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Gabby Giffords visiting Sandy Hook school massacre town

Michelle Mcloughlin / Reuters

U.S. Sen. Richard Blumenthal, D-Conn., former Rep. Gabrielle Giffords and her husband, former astronaut Mark Kelly, leave the Newtown Municipal Building on Friday before heading to visit with families of the victims of last month's Sandy Hook Elementary School massacre.

Former U.S. Rep. Gabrielle Giffords, who has campaigned for stricter gun laws since being shot in Arizona two years ago, is visiting the Connecticut town where a gunman with a semi-automatic rifle massacred 20 children and and six school staffers.

Giffords, who was left partially blind by the 2011 attack at a campaign event, met with local officials at the municipal building in Newtown, Conn.,  Friday afternoon and was to see victims' families at a private home later in the day.

"What drew her was the shared experience — our 26 victims and survivors, and what she experienced in Arizona," Newtown First Selectman Pat Llodra told the Newtown Bee.

Sen. Richard Blumenthal, Lt. Gov. Nancy Wyman, and other local officials spoke with the ex-congresswoman about "what we as a society feel, what difference can we make given the horrific things that have happened," Llodra said.

"We talked about gun control, mental health, and society's desensitization to violence," she said.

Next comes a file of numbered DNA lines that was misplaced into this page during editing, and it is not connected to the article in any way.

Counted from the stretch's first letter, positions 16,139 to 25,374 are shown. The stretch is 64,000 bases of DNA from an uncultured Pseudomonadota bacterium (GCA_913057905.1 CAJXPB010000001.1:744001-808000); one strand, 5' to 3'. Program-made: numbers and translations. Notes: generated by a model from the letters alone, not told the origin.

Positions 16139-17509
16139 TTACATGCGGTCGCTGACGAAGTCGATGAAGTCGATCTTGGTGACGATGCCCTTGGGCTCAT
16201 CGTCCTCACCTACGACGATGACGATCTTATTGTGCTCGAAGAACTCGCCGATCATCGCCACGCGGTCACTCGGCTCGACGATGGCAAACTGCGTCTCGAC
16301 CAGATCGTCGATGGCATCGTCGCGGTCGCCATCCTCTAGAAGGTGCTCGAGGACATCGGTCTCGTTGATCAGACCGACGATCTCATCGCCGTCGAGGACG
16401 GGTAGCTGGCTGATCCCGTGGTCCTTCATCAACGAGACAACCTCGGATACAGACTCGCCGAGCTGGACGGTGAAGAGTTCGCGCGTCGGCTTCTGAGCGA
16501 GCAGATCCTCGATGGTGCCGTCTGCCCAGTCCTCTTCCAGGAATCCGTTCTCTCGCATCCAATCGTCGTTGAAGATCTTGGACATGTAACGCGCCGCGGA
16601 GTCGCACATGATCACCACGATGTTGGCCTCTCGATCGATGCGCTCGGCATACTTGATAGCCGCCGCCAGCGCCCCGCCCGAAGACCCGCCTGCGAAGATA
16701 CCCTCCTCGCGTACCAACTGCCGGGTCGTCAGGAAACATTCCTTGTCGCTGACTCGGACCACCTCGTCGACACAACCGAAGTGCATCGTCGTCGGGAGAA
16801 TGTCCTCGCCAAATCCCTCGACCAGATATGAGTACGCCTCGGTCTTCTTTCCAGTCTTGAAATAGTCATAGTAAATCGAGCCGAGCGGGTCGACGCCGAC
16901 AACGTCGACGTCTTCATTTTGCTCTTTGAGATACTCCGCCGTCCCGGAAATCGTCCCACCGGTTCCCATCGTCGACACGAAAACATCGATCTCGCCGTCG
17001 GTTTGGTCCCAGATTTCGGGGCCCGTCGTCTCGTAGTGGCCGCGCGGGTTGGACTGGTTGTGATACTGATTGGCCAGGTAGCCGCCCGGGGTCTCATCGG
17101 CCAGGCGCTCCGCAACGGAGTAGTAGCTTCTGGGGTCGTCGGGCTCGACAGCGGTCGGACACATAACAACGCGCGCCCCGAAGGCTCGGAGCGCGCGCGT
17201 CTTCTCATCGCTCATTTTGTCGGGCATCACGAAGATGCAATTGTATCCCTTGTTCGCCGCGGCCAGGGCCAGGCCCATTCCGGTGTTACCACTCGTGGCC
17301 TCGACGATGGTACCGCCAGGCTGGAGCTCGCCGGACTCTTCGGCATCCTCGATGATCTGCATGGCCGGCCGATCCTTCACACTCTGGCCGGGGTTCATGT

"We need to use our voice to make a change ... We have to leverage that experience, and the world will listen to us, but we have to move quickly."

Giffords was accompanied by her husband, astronaut Mark Kelly, who tweeted about the need for more gun control the day Adam Lanza carried out his bloodbath at Sandy Hook Elementary School.

“20 - 5 year olds gunned down in their own classroom. When will we address this problem as a nation? The time is now,” he wrote.

State worker accused of showing Adam Lanza's body to husband

On Wednesday, Kelly and Giffords met with New York City Mayor Michael Bloomberg, founder of a group called Mayors Against Illegal Guns.

Giffords was greeting constituents outside a Tucson grocery store on Jan. 8, 2011, when Jared Loughner opened fire, killing Arizona's chief federal judge and five others, including a 9-year-old girl. Twelve people, including Giffords, were wounded.

Loughner, who used a 9mm Glock, has since pleaded guilty and been sentenced to life in prison. Giffords, who can't use her right arm and has trouble walking, resigned her House seat a year ago.

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